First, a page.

Albany, N.Y., Dec 12, 2018 / 13:01 pm
Leaders of New York state’s more than 500 Catholic schools are planning to boycott a new state review system, whereby public school officials would evaluate religious schools to determine whether they offer a “substantially equivalent” education to public schools.
“The parents who choose our schools can have great confidence in the academic rigor of our schools,” James Cultrara, executive secretary of the New York Council of Catholic School Superintendents, was quoted as saying in Times Union.
“We simply cannot accept a competing school having authority over whether our schools can operate.”
The rebuke to the state comes after New York’s education commissioner released guidelines Nov. 20 “to ensure that all students receive the education to which they are entitled under law,” i.e. exposure to the same basic courses such as English, civics, and mathematics that public school students take.
The state’s action follows a New York City investigation into some Orthodox Jewish schools that a group of graduates say have been deficient in terms of teaching students “secular” topics other than the Jewish religion.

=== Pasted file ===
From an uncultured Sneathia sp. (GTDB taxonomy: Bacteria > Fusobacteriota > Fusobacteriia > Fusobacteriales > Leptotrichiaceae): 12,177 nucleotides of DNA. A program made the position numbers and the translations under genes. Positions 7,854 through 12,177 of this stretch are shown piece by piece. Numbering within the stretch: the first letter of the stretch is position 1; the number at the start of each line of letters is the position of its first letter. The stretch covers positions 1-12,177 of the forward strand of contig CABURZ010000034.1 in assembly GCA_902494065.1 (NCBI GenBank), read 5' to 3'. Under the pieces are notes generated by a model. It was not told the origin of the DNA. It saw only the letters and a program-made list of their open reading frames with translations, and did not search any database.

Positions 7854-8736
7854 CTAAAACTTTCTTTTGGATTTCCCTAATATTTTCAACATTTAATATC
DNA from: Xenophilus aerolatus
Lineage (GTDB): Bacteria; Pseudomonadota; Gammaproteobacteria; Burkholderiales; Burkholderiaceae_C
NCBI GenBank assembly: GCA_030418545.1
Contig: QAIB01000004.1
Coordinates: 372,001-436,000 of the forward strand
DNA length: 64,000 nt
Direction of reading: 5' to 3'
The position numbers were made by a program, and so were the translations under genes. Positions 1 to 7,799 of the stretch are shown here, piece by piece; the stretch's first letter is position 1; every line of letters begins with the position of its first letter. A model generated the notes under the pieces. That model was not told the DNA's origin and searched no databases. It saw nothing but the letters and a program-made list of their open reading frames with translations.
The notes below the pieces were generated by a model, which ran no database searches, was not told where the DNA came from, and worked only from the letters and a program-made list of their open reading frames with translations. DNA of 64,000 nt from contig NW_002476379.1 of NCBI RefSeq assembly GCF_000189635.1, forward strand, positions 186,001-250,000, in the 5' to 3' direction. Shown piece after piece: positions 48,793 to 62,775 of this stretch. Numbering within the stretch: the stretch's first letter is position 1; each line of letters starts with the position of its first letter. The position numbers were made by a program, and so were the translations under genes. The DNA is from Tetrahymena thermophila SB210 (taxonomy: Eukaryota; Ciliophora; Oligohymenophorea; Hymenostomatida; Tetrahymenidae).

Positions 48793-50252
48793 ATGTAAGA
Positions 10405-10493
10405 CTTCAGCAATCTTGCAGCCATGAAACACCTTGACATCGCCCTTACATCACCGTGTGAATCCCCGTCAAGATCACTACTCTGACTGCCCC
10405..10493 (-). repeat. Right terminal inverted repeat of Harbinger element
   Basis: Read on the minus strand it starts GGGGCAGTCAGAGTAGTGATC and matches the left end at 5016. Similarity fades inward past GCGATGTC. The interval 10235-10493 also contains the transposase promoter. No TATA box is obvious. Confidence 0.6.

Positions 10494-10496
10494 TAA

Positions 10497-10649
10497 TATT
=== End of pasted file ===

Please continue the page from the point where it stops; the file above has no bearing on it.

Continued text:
Under the new guidelines, local public school superintendents or their designees would be required to visit all nonpublic schools by the end of the 2020-2021, and every five years after that, to evaluate the schools. The local school board would approve the findings with a vote.
The Catholic superintendents body said in a letter to the State Education Department that they do not oppose school inspections from state officials, but conflicts of interest could arise if public school officials, who are essentially “competing” for the same body of students, are given the power to evaluate private schools.
“A review by local public school officials and a vote at a public meeting of a locally elected public school board, as is called for in the guidance, practically guarantees inconsistency and subjectivity,” reads part of the letter, which was obtained by Times Union.